Question: What on Earth could make a boy this smiley?
(Ironic shirt for someone who claims he’s not a runner, huh? It was free.)
Answer: Two things.
1) Actually saying “cheese” while the photo is being taken. I haven’t done this since I was six years old, but now I know why they say to say it.
2) Butternut squash risotto.
I used to be a big Spring fan, but since I’ve been a “grown up,” I find myself really enjoying the fall. I think a lot of it has to do with cooking; I find autumn foods to be the most comforting of any. So when Erin and I saw butternut squash at the farmers market for the first time this season, we were left powerless against the pull of the magnet that is butternut squash risotto.
A tidbit of wiki-knowledge: butternut squash is considered a winter squash but is actually grown in the summer like zucchini and yellow squash. The difference is that winter squash is not harvested until fall or winter, after the rind is hardened and the seeds are mature. If that fun fact doesn’t earn you some major street-cred at the next cocktail party, I don’t know what will.
This risotto recipe is adapted from The Greatest Dishes (affiliate link), the place I turn whenever I want to swindle people into thinking I’m a real cook. (Maybe I should I write a post called “I Am Not (Really) a Cook”?) Since the arborio rice is refined, this risotto isn’t really the healthiest of foods for training. But there’s nothing wrong with changing it up a little now and then, and I could think of far more life-shortening ways to do it than this.
Same deal as any risotto here: don’t stir the whole time or it will turn out like mashed potatoes. Use the very best imported arborio you can find. Seriously, if you’re not willing to do this, buy a damn Hungry Man and eat that instead. You need nice plump grains of rice to release all that creamy goodness. And of course, serve it right away before it seizes up—risotto waits for no one!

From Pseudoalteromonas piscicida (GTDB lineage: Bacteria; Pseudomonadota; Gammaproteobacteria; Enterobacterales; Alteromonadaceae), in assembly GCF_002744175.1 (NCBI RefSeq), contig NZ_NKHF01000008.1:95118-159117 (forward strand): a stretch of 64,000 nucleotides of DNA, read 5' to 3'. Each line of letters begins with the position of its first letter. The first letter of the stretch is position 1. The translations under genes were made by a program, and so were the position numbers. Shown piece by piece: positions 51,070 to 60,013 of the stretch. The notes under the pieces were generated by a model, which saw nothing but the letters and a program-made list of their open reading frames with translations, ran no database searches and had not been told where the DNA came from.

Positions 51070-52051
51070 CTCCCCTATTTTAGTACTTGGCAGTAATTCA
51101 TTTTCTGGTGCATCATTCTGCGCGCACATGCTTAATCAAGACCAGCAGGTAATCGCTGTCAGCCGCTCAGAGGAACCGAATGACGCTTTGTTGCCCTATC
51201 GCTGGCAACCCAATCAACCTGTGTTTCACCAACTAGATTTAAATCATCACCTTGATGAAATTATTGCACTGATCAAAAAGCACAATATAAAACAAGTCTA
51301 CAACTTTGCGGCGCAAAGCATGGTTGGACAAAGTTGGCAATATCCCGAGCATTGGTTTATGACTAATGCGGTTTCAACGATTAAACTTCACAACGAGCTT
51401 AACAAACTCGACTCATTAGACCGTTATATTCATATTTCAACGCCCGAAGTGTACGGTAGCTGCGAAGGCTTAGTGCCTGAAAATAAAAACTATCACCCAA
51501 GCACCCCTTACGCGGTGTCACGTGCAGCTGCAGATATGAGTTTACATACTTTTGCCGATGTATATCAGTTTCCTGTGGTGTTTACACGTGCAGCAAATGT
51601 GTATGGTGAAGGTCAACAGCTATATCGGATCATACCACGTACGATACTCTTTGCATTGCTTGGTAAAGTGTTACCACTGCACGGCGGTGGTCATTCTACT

Butternut Squash Risotto Recipe
Ingredients (for 4 servings):
- 1 1/2 cups imported arborio rice
- 1 butternut squash, peeled and cut into 1-inch chunks
- 1 onion, diced small
- 4 Tbsp unsalted butter
- 3 Tbsp olive or canola oil
- vanilla extract
- fresh nutmeg (seriously, don’t use ground)
- 1 cup dry white wine
- 5 cups vegetable broth
- 1/4 cup grated parmesan cheese
- salt and pepper
Heat 1 Tbsp each of butter and oil in a medium saucepan over medium heat, then add the onion. Let it soften, then add the butternut squash and stir for a few minutes to coat in oil and butter. Add a few drops of vanilla extract (don’t go crazy with it) and grate some nutmeg in. I like a lot of nutmeg, maybe a half teaspoon. Add half the wine and 1/2 cup of vegetable stock, cover, and let it simmer for 15-20 minutes. As soon as the squash is tender, take it off the heat. Do not let the squash get too soft!
Meanwhile, heat the remaining vegetable stock in its own small pot over medium low heat, then keep at a simmer. Once the squash is tender, heat the rest of the oil (2 Tbsp) and 1 Tbsp butter over medium heat in a Dutch oven or large saucepan. Add the rice and stir it constantly until it begins to quietly squeek or whistle, about 5 minutes for me. At this point, add the rest of the white wine to the rice and stir until the pan is almost dry, then add a cup of vegetable stock. Stir until it’s absorbed (you should be able to see the bottom of the pan for a few seconds when you run your spoon through it), then add the squash mixture.
Stir for another minute, add 3/4 cup of stock, and stir for 30 seconds. Then stop stirring, except to prevent the rice from sticking to the bottom of the pan. Once the stock is absorbed, add 3/4 cup stock again. Keep repeating this process until the rice is just al dente, but not at all grainy in the center. You should use up just about all of the stock.
Season to taste with salt and pepper, add the parmesan cheese and the remaining 2 Tbsp butter. Give it a good stir, then serve immediately. You’re looking for a consistency between mashed potatoes and soup. Stir more to thicken or add more liquid to loosen, as needed.
Serve with fresh ground black pepper, fresh grated nutmeg, and additional cheese if desired.